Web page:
Assessing Forest Recreational Potential from Social Media Data and Remote Sensing Technologies Data

How to cite this study

Lingua, F., Coops, N.C. and Griess, V.C. 2023. Assessing forest recreational potential from social media data and remote sensing technologies data. Ecological Indicators 149, 110165.


This study uses Flickr data and remote sensing technologies to identify forest biometric and topographic data to map and estimate recreational potential of British Columbia’s provincial park system. Potential recreation and consumer surplus are mapped in Cypress Provincial Park using variables that influence visitors’ preferences for recreational activities. A machine learning approach called convolutional neural network (CNN) was used to filter Flickr images. The CNN was found to perform best in the classification of images depicting hiking, wildlife, skiing, and biking, but not as well for images depicting camping. The analysis also revealed that consumer surplus in Cypress Provincial Park was primarily concentrated in two hotspots.


This study is relevant to those interested in estimating recreational activities in large natural areas. This information can help inform tourism management and infrastructure planning. Researchers using a forest classification model may find it useful that in this study, the most important variable in improving the accuracy of type of forest recreation predictions was seasonality, followed by topographic variables, and then human impacts on the landscape, and finally forest biometrics variables.


This study is located in British Columbia’s provincial park system which covers approximately 68,000 km². The random forest classifier was used to assess recreational potential specifically in Cypress Provincial Park. Cypress Provincial Park is the most visited provincial park in BC and receives more than 1.5 million visitors each year.

Trail Type

This study covers forests protected by the BC Provincial Park System. BC parks have around 6,000 km of hiking trails and more than 10,000 vehicle-accessible campsites, with more than 20 million visitors annually.


The purpose of this study was to develop a methodology that integrates cultural ecosystem services into forest management plans using remote sensing and social media data.


  • The CNN classified recreation photos as: biking (2.1%), camping (3.5%), hiking (11.2%), wildlife viewing (4.5%), and skiing (5.9%). Climbing and water-related activities totaled 6.6%, but were excluded from the analysis.
  • The CNN performed well in the classification of images depicting hiking, wildlife, skiing, and biking but not as well for images depicting camping.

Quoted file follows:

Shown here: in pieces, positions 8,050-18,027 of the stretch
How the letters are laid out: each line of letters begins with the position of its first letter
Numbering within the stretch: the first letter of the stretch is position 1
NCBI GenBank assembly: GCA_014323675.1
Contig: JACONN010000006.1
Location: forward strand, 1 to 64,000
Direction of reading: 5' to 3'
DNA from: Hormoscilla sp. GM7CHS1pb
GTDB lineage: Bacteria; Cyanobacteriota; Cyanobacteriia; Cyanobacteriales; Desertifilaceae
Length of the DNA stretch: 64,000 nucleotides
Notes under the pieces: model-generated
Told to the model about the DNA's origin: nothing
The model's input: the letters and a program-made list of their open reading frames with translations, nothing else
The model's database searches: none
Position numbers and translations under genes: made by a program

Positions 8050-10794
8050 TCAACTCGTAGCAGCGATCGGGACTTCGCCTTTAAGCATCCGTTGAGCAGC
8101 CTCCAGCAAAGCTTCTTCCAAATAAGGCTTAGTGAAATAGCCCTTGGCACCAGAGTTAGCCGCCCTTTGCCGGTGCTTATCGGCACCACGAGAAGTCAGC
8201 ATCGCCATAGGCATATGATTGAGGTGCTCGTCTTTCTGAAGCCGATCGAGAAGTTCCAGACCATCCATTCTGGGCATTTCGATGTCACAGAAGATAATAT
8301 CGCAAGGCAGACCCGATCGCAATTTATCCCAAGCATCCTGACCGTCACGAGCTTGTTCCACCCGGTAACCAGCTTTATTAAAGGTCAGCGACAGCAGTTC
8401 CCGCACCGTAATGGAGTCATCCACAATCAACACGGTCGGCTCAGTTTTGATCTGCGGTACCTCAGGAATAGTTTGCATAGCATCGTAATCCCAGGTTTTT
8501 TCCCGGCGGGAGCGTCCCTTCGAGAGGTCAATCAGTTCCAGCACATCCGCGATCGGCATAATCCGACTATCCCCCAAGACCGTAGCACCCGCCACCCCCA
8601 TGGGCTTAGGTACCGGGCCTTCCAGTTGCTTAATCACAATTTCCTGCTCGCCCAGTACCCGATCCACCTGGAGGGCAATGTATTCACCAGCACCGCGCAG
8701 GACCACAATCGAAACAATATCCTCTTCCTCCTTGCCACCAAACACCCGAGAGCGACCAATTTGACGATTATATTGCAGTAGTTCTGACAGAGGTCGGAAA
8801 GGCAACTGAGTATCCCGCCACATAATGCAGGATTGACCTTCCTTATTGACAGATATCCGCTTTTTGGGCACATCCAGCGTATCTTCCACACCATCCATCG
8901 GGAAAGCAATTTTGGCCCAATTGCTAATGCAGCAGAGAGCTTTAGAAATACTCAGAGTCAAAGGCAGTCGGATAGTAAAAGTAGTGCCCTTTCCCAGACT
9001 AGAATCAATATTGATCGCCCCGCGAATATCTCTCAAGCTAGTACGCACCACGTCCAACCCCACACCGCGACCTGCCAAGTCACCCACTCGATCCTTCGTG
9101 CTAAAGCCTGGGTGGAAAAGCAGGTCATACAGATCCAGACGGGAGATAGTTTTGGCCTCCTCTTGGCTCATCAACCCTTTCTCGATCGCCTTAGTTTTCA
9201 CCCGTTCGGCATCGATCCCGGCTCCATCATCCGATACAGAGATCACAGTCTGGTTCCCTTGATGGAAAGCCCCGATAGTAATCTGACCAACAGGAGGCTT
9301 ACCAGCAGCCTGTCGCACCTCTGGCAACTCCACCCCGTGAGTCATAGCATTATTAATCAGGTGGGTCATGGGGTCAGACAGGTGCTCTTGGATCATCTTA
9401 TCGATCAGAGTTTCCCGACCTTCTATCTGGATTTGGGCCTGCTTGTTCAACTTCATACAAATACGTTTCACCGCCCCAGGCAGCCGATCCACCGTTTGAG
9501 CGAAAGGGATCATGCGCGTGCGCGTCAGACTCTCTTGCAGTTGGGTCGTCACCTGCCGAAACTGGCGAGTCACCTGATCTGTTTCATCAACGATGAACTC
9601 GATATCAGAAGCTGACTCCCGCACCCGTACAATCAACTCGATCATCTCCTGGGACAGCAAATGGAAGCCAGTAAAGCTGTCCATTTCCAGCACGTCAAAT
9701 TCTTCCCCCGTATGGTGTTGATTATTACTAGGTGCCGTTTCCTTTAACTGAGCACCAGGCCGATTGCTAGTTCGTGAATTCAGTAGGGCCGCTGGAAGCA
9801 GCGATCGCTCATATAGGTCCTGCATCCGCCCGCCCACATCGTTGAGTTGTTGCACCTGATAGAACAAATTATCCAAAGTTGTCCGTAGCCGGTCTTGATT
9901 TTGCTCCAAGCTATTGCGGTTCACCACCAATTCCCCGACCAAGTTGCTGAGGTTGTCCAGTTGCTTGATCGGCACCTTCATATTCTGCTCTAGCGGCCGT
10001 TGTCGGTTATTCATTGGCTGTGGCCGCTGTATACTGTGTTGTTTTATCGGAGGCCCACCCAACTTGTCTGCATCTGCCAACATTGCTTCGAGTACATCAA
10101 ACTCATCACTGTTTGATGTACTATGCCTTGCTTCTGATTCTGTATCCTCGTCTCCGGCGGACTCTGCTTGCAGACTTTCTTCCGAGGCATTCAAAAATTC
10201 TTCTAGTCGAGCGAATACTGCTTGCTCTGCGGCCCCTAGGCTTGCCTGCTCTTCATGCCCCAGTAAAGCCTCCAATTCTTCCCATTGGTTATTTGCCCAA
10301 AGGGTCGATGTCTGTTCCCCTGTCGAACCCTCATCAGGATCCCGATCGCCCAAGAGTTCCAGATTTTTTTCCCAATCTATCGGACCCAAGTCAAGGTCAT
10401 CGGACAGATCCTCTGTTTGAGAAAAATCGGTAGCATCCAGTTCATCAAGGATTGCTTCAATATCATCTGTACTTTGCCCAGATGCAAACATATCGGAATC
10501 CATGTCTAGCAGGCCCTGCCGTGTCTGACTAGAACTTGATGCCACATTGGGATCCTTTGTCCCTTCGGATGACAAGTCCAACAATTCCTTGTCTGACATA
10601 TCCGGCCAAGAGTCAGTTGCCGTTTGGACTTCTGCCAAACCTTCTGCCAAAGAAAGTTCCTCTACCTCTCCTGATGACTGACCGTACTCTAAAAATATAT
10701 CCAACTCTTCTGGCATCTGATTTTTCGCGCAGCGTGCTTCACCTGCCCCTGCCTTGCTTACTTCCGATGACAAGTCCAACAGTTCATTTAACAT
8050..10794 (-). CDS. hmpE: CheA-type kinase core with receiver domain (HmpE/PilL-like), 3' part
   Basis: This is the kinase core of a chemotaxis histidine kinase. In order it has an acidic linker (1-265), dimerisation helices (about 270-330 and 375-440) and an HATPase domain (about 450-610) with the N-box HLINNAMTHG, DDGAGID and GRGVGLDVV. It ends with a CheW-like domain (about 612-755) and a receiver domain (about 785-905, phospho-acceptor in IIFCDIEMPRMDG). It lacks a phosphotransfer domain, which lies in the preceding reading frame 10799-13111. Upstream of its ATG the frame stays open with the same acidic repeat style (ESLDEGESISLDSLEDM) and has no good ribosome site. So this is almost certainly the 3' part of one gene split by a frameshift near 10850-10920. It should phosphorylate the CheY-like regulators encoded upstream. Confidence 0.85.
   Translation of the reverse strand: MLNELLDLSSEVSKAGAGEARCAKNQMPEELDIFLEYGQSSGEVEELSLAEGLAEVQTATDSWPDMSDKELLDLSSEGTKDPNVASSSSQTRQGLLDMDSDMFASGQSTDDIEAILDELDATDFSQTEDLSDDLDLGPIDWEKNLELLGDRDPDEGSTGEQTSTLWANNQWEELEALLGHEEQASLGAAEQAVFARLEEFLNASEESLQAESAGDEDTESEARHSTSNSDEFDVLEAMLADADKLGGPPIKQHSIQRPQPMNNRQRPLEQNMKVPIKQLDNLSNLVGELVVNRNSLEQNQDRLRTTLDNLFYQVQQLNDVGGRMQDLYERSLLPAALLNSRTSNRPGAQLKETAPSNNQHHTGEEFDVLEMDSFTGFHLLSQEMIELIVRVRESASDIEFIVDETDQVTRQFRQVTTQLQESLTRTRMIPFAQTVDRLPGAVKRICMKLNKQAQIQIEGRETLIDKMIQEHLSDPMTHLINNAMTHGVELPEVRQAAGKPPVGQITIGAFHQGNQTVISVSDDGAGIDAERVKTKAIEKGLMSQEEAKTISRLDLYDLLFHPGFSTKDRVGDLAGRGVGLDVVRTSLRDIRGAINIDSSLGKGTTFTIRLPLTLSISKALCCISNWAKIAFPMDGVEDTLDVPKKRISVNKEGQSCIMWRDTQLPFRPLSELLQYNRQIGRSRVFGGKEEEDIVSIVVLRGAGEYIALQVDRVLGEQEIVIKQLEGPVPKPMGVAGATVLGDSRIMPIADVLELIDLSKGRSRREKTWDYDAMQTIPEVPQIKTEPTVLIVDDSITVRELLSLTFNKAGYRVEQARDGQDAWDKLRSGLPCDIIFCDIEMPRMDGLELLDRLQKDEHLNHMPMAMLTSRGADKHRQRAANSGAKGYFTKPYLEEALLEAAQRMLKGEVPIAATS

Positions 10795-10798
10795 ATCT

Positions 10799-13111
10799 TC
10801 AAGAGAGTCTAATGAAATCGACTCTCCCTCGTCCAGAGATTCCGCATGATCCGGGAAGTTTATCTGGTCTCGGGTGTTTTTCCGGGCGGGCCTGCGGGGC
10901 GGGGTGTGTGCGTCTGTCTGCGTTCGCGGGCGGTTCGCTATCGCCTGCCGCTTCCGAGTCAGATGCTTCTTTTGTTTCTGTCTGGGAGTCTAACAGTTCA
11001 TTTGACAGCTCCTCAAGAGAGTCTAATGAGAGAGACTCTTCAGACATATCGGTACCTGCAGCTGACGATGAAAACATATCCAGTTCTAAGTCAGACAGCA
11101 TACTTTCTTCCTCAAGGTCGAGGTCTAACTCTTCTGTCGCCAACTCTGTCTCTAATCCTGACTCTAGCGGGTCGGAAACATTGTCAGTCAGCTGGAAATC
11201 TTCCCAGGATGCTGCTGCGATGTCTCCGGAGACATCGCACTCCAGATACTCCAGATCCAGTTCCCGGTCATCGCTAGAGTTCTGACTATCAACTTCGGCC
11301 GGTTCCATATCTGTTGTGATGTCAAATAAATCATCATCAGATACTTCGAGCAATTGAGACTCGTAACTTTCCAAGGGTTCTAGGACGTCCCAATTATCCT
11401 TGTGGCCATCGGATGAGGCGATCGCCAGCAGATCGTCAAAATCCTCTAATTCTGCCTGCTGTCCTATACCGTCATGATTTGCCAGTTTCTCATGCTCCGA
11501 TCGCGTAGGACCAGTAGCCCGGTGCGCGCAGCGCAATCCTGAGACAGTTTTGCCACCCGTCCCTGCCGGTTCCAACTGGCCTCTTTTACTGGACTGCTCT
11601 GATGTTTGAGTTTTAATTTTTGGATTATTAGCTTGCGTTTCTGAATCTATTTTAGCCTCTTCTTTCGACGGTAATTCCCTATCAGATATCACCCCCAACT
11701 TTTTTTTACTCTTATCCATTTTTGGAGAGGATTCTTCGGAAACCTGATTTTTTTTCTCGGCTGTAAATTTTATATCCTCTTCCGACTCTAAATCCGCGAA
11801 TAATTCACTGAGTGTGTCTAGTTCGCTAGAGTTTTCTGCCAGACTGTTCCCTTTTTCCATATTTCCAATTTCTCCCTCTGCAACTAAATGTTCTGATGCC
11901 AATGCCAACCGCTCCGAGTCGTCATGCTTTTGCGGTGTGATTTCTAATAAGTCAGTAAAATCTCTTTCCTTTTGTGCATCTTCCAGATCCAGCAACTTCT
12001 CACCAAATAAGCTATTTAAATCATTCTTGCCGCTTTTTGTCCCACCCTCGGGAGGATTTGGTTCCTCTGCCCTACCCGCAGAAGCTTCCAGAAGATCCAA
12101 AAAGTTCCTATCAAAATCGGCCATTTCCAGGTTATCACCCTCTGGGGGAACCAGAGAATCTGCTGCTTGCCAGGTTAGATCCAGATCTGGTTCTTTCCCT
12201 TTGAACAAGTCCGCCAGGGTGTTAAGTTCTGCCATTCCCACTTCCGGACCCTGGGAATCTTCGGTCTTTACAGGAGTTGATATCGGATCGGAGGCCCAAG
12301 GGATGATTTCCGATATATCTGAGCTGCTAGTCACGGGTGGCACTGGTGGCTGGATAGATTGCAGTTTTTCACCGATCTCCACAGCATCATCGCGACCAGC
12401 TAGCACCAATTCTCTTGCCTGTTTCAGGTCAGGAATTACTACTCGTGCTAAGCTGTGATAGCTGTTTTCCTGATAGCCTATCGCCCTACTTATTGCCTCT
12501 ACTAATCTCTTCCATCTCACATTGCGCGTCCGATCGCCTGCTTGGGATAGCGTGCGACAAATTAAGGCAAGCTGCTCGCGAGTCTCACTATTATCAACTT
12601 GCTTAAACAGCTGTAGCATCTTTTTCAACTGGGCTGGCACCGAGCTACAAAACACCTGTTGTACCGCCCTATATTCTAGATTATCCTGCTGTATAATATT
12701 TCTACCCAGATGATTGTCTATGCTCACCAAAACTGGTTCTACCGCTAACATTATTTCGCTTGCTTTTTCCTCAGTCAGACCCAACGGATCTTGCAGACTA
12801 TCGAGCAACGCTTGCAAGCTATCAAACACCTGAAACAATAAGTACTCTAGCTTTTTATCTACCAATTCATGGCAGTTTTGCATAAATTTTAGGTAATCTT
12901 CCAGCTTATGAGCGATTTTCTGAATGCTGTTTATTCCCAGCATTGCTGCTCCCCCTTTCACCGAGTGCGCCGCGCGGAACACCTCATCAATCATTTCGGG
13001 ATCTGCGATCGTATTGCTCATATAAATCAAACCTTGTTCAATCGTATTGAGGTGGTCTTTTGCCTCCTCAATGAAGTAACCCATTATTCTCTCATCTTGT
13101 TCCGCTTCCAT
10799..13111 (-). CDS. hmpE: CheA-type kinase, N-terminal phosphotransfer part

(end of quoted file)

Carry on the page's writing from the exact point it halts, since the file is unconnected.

• Forests characterized by low slopes favor camping and wildlife viewing, intermediate slopes favor biking, and steep slopes favor hiking.
  • In Cypress Provincial Park, hiking has the most recreational potential in spring, summer, and fall, while skiing has the most recreational potential in winter. Skiing has the highest recreational potential in the southeast portion of the park. Wildlife viewing, camping, and biking have overall low recreation potential in the park.
  • Most of the consumer surplus provided by Cypress Park’s forests is located in two hotspots – one in the southeast of the park and one in the central part of the park. This is where most of the park’s infrastructure is located. However, in most of the park there were no images posted, making it impossible to estimate consumer surplus in these locations.


Geotagged images in BC forested parks were downloaded from Flickr’s API and filtered by a convolutional neural network (CNN) based on the displayed recreational activities from January 1, 2005, through December 31, 2020. Using the geographic coordinates, each image’s topography, forest biometrics (canopy height, forest cover, volume, total biomass), and anthropic impacts (1 indicating no anthropic impact and 44 indicating maximum anthropic impact) were identified and analyzed using the Python package “rasterstats.” 64,670 photos were acquired. 

Using these variables, a random forest classifier model predicted where a recreational activity would occur in Cypress Park, generating a map displaying various probabilities. Maps displaying the recreational monetary value derived from areas in Cypress Park were produced using the random forest classifier. This consumer surplus was calculated using yearly visitation statistics by BC and data from Rosenberger et al. (2017) who reported consumer surplus in forest recreational activities in North America using a meta-analysis of 342 recreation economic studies.

Added to library on November 27, 2023